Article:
Research website of Vyacheslav Gorchilin
2016-07-29
Parametric variation of the resistance, capacitance and inductance in RLC-circuits
1. Parametric variation of the resistance
Consider a simple RC-chain, but with one addition — the resistance $$R$$ here parametrically varies with time: $$R = R(t)$$. Capacity $$C$$ are constant in time, but is pre-charged to a voltage $$U_{0}$$. I.e. at the initial moment of time, before the circuit key SW: $U(0)=U_{0} \qquad (1.1)$
Make the equation for this circuit assuming that the key SW is closed at time $$t=0$$: ${dU(t) \over dt} + {U(t) \over C \ R(t)} = 0 \qquad (1.2)$ we have Before us a homogeneous differential equation of the first order. After his decision  and finding of the initial coefficients, we obtain the final dependence of the voltage on the capacitor from time to time: $U(t) = U_{0} \ exp \left( -{1 \over C} \int {dt \over R(t)} \right) \qquad (1.3)$
But we need to get the value of energy that will get resistance by discharge of the capacitor. To do this, recall the school formula for power is: $I(t) = {dQ(t) \over dt}$ where $$Q$$ is the charge located in the condenser. Also recall that: $$Q(t) = C\,U(t)$$. To find the total energy $$W_{R}$$ that passes through $$R$$, we apply the well-known formula in integral form: $W_{R} = \int_0^\tau I(t)^{2} \, R(t) \, dt \qquad (1.4)$ where $$\tau$$ — discharge time. Substituting all the previously obtained formulas, differentiating and making the substitution, we obtain the final result: $W_{R} = { C\,U_{0}^2 \over 2 } \left( 1 - exp \left( -{2 \over C} \int_0^\tau {dt \over R(t)} \right) \right) \qquad (1.5)$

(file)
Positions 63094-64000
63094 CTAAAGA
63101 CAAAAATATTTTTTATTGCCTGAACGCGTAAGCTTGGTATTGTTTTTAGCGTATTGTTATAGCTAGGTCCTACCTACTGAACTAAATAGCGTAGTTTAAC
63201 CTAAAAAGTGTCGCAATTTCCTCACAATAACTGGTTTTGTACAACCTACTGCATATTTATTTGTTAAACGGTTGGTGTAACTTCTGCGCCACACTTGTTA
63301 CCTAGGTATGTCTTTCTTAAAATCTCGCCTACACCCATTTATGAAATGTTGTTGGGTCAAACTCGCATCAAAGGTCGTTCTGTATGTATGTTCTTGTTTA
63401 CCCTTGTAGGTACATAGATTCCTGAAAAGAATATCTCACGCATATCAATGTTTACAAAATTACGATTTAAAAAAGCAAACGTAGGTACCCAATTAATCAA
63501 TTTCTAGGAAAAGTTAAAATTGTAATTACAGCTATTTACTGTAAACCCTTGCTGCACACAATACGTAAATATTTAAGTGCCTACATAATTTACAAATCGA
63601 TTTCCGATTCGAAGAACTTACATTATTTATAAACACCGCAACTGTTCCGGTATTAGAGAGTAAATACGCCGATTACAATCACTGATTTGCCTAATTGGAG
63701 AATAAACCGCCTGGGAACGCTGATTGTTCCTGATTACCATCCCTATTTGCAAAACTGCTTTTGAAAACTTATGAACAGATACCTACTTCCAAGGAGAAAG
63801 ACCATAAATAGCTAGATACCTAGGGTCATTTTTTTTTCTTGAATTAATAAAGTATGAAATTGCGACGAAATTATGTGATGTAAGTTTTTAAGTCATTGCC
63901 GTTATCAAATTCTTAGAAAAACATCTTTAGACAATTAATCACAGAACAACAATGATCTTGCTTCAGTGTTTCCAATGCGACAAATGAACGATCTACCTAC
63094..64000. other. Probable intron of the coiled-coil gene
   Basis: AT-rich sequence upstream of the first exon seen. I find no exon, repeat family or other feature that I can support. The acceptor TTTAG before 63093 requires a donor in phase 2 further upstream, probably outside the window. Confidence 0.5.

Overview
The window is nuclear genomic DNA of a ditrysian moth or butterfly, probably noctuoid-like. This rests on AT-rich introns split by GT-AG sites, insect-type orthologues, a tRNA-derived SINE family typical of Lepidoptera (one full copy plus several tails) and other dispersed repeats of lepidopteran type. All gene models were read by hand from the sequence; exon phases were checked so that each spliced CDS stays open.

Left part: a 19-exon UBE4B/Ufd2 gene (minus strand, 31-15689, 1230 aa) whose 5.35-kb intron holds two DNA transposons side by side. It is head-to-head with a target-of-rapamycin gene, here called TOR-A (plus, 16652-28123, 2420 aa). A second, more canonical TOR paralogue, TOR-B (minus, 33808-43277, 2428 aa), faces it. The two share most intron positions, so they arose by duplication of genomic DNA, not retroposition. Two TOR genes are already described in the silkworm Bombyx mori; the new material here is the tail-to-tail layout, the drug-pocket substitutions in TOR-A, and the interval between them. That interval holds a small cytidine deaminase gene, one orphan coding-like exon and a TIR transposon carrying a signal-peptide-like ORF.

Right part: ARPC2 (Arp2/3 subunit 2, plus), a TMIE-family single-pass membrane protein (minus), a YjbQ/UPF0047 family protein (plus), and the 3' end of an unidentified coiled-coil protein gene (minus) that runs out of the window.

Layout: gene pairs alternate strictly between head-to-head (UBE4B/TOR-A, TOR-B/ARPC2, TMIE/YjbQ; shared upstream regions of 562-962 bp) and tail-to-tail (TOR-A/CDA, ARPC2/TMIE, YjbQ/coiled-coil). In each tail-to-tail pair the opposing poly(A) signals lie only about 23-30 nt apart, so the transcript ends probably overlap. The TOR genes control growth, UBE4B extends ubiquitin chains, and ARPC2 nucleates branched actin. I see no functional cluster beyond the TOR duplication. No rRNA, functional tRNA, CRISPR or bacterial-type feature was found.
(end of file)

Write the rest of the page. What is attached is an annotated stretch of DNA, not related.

Now we have to find the energy $$W_{c0}$$, which we had to pre-charge the capacitor, subtract from it remaining in the case, if we don't expect full charge, and then compare the expended energy $$W_{C}$$ and stress $$W_{R}$$.
The total potential energy of the capacitor is on the well-known formula: $W_{c0} = {C\,U_{0}^2 \over 2},$ but if you don't wait for the full discharge of the capacitor and open circuit key SW at the time $$\tau$$, then the remaining energy will be so: $W_{c\tau} = {C\,U(\tau)^2 \over 2} \qquad (1.6)$ the voltage on the capacitor, when opening the key, is given by (1.3): $U(\tau) = U_{0} \ exp \bigg( -{1 \over C} \int_0^\tau {dt \over R(t)} \bigg) \qquad (1.7)$ Thus, the spent energy will be, as the difference $$W_{c0}$$ and $$W_{c\tau}$$: $W_{C} = W_{c0} - W_{c\tau} = { C\,U_{0}^2 \over 2 } \left( 1 - exp \left( -{2 \over C} \int_0^\tau {dt \over R(t)} \right) \right) \qquad (1.8)$ Comparing formulas (1.5) and (1.8) we see that $$W_{C}$$ and $$W_{R}$$ equal, and it does not depend either on the properties of parametric resistance, or when opening a key.

Thus, in an RC circuit with a constant capacitance it is impossible to gain energy, even if the resistance is parametric!

The proof for RL-circuit is similar, only instead of voltage is substituted for current $$I$$ instead of $$C$$ is the inductance $$L$$ and $$R$$ is moved from the denominator to the numerator: ${dI(t) \over dt} + {I(t) \, R(t) \over L} = 0$ Is a proof the reader can infer on their own, but it also shows that the case of constant inductance, RL-circuits also cannot be receiving increase energy, even if $$R$$ — dimensional.